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  1. #1

    phase cancelation

    I was wondering if all of you who understand phasing could explain to me in detail why and how phase cancelation occurs because it jsut doesnt make sense to me the way that I've been explained phasing and phase canceling. I understand that if you take signal "A" and flip it 180 degrees out of phase and then add the 2 sounds together, they will cancel them selves out, but I'm just not understanding how placing mic "A" that picks up a sound that another mic "B" is picking up can cancel the sound out totally or at all if both line phases are the same and how they get put out of phase with eachother.

  2. #2
    Senior Member SC358's Avatar
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    Quote
    Quote: andrewr
    Snip.... but I'm just not understanding how placing mic "A" that picks up a sound that another mic "B" is picking up can cancel the sound out totally or at all if both line phases are the same and how they get put out of phase with eachother.
    Hi Andrew,
    You have part of the equation so far. The key factor is how far the 2 mics are placed away from each other that will start the cancellation. Due to the distance, the process of the signals will have a slight delay (from each other) sufficient enough to be out of phase.

    It's a great experiment if you have a few minutes to try out - then you'll have a better understanding.
    SC358
    Relationships are based on compromises - behavior accepted is behavior repeated.

  3. #3
    Administrator Dave's Avatar
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    Yep, that's it - the phase cancellation happens because the sounds waves hitting each mic are at different phase points, because the mics are different distances from the source.

    Another way to demonstrate phasing is in reverse. Play some audio tone through stereo speakers and slowly move your head around as you listen to it. You will find spots where the tone is louder and quieter - in phase and out of phase.
    Dave Owen
    MediaCollege.com

  4. #4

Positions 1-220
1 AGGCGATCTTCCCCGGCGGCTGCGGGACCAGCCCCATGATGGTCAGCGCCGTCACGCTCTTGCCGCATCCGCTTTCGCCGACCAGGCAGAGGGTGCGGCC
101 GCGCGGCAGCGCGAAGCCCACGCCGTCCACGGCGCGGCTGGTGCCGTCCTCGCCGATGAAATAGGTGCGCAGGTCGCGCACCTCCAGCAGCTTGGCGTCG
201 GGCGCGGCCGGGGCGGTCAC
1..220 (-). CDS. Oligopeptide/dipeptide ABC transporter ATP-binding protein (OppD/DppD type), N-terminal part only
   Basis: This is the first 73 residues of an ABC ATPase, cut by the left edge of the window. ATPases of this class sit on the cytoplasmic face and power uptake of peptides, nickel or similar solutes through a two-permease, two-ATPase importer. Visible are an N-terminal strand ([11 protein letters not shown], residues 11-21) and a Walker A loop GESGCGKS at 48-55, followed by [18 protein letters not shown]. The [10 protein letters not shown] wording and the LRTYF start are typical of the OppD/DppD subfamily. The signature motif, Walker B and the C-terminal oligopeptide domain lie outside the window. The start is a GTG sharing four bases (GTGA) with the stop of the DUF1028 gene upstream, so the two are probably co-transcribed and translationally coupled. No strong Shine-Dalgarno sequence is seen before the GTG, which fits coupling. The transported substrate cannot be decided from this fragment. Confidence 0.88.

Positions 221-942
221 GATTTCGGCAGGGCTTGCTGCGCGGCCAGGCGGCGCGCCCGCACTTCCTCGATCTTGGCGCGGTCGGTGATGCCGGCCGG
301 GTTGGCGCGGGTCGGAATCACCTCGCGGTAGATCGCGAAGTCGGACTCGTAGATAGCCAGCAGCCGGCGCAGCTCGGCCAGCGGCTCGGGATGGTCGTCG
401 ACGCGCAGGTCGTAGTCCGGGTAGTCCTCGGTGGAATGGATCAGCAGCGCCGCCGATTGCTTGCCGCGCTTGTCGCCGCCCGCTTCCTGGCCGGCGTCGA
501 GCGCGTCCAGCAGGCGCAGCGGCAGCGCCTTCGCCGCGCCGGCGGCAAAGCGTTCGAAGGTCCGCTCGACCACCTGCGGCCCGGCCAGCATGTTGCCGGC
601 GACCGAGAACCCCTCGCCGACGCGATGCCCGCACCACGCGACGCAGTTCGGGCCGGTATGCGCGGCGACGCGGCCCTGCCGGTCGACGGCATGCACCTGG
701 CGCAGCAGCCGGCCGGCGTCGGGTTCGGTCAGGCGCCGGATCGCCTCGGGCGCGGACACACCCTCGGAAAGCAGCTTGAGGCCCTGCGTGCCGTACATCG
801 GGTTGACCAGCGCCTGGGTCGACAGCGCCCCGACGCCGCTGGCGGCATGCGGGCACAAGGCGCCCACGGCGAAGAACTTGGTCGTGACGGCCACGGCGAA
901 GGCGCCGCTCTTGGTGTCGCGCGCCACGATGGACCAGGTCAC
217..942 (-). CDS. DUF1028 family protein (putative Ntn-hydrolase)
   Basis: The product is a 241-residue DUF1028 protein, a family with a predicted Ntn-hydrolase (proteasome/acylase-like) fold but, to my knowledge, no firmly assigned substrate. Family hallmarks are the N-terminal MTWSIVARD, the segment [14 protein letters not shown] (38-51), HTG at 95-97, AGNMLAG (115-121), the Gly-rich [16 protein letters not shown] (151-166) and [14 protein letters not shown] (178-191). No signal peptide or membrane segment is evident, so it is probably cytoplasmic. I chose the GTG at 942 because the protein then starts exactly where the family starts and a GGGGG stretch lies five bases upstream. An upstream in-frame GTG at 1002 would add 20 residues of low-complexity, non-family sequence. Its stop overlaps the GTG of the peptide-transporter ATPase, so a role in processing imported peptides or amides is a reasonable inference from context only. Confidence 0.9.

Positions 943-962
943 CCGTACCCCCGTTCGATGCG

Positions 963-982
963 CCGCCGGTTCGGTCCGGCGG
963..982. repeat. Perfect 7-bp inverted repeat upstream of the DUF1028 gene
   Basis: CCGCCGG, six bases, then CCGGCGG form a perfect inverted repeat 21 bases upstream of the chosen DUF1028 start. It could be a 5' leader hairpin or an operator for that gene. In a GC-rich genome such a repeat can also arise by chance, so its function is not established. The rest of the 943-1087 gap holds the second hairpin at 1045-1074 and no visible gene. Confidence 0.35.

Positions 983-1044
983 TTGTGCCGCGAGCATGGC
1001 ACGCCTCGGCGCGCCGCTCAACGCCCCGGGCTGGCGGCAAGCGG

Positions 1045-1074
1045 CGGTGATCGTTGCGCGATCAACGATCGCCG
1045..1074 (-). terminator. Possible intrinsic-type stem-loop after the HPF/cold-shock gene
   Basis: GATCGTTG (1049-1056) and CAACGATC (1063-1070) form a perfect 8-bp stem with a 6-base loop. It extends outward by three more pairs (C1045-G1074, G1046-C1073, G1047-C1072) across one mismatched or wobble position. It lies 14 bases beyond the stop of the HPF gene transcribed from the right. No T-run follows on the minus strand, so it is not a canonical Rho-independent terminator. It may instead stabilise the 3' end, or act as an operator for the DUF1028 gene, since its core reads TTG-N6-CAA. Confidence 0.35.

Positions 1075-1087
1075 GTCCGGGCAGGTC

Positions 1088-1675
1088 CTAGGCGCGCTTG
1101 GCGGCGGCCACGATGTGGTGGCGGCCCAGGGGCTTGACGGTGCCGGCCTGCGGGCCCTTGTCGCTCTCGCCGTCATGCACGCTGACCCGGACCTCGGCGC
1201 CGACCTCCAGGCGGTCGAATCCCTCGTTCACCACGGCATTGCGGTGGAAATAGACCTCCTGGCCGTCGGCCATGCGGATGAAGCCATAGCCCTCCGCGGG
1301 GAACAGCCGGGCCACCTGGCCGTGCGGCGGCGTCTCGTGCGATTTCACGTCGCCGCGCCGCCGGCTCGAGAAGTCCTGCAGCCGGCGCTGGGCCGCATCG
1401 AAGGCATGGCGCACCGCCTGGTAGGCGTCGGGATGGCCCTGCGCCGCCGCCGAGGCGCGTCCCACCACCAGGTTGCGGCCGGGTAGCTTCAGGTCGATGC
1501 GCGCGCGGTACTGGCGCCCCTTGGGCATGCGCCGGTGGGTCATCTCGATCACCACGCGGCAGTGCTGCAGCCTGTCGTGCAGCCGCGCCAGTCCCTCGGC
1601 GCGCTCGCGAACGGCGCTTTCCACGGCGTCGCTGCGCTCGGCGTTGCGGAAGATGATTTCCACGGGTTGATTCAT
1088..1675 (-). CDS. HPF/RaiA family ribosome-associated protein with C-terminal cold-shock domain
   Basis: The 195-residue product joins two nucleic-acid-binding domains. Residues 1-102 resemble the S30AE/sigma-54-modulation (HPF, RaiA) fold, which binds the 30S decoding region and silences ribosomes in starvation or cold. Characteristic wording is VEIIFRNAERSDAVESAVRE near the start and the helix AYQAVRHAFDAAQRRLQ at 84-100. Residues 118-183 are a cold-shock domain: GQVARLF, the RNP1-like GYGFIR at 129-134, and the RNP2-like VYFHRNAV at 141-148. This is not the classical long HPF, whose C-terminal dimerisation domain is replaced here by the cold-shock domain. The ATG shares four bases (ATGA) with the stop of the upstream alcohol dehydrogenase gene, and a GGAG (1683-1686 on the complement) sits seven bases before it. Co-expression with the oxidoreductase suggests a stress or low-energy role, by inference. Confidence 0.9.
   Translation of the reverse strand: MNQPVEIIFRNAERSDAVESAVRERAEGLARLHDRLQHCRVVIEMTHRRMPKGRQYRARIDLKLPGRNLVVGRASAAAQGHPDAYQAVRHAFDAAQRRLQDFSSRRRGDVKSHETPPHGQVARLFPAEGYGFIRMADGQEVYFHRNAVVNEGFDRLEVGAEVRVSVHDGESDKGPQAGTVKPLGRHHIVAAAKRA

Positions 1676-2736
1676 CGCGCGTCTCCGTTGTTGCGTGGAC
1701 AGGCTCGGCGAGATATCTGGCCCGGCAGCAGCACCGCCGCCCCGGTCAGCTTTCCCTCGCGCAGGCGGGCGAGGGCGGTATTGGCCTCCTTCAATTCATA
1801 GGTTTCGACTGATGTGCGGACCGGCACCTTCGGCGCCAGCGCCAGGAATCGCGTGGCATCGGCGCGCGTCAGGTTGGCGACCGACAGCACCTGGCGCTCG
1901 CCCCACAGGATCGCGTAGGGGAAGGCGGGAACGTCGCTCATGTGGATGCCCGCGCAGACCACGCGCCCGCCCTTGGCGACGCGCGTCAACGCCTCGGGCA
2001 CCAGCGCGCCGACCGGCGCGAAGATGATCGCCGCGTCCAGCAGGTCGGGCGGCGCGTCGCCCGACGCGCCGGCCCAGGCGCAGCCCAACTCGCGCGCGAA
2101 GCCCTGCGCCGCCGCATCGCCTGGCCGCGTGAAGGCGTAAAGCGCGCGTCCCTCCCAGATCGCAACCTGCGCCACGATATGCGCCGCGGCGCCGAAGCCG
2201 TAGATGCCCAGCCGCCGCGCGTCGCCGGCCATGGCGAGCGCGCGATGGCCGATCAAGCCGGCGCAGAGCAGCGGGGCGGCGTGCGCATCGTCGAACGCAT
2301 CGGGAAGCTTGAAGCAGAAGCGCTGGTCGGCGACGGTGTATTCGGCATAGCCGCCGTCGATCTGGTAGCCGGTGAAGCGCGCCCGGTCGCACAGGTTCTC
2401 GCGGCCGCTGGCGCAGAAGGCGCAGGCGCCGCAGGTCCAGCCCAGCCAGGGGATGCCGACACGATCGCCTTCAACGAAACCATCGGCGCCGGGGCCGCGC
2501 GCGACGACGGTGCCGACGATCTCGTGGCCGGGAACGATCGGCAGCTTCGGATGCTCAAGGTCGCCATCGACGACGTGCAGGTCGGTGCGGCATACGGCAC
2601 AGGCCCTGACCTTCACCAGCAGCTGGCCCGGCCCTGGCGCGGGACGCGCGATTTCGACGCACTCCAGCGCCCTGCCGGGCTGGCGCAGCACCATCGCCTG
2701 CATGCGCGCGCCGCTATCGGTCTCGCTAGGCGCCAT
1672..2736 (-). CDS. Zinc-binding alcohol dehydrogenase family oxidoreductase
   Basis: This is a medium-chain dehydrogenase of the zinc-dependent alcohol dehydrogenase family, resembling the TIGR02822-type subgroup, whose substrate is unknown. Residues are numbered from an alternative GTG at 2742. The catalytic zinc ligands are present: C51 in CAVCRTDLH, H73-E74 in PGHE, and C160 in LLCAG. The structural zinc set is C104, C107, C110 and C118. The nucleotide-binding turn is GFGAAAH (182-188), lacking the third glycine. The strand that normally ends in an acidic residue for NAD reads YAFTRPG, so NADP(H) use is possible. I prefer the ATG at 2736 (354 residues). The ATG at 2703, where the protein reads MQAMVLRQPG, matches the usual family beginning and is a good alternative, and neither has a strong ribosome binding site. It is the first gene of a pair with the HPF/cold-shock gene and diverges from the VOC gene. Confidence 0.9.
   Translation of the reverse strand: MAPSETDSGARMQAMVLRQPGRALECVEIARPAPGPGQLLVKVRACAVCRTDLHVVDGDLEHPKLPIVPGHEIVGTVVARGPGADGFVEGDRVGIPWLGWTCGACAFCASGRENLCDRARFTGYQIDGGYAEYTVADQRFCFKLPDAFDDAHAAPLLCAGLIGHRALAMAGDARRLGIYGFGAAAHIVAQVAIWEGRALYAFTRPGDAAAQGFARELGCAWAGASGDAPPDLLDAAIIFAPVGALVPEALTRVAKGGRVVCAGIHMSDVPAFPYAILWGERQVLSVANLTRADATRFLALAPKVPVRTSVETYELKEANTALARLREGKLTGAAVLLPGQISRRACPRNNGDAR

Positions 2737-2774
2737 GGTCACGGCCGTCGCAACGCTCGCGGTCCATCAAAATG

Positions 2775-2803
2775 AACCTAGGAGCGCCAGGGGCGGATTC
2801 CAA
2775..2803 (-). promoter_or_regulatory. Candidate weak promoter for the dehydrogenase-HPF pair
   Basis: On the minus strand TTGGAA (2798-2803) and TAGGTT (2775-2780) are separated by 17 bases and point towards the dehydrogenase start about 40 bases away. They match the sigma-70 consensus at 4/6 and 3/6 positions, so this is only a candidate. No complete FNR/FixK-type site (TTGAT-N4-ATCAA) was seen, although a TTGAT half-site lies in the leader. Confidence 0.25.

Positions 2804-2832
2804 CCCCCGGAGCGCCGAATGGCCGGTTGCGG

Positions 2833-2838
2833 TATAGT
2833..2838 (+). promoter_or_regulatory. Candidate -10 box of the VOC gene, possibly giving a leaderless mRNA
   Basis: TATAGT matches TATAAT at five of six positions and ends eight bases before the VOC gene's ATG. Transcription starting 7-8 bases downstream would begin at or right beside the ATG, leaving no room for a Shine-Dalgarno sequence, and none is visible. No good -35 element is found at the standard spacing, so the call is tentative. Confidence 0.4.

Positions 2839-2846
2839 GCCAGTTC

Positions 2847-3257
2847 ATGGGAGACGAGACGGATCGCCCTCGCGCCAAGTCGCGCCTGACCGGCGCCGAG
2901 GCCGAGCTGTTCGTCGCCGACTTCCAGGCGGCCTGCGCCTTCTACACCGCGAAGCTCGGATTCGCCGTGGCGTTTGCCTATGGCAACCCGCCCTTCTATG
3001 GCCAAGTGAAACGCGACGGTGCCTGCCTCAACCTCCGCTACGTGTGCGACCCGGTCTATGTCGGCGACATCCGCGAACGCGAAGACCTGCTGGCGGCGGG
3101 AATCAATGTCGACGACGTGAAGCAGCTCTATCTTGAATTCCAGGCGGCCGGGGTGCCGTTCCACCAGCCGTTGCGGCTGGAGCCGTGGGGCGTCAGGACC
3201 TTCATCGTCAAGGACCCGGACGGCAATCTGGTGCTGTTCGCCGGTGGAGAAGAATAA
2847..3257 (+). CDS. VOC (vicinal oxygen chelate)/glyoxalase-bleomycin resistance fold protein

so, I've struggled with words for about half an hour and then I just decided to keep it simple and make a JPEG and upload it for you guys to explain how I am interpreting phase cancellation right now. So, if you click on the attachment I've attached and it is correct, then I belive I understand phase cancellation, and yes I have the second wave starting 1 m/s after the first starts and the senario I was thinking about when I created this model is this: on a drum kit, mic 1 is the snare, and mic 2 is an improperly placed Hi hat mic that's aimed at the edge of the hi hat and mostly at the snare (yes, minor detail that sound waves don't travel that far of a distance from the snare to hi hat in 1 m/s but this is just a model, so here we'll just assume that sound waves travel like light speed... whats this world coming to? lol... kidding...) But yeah, if you guys wouldn't mind taking a look at the JPEG I made and tell me if I am understading phase cancellation correctly I would greatly appreciate your time and effort in helping me understand phase cancellation. Also, one thing I'm not understanding is on the audio mixers that have the option to flip the phase on each channel, what exactly it does becuase I've been told that it flips pins 2 and 3 (reversing the polarity) and I was wondering if it only flips the polarity of the audio until it gets to the mixer and then flips it back or if the polarity is reversed and stays 180 degrees out of phase (reversed polarity- sorry to keep calling it different things) and stays 180 degrees out of phase as it goes down the eq's and through the faders and then out to the house. Thank you to all of you guys who are and have helped me understand audio better and thank you for your time and willingness to help me with this stuff, I really appreciate it... BTW, those waves that you see, I copied from this site in the intro to audio page if any of you are wondering where I got them from...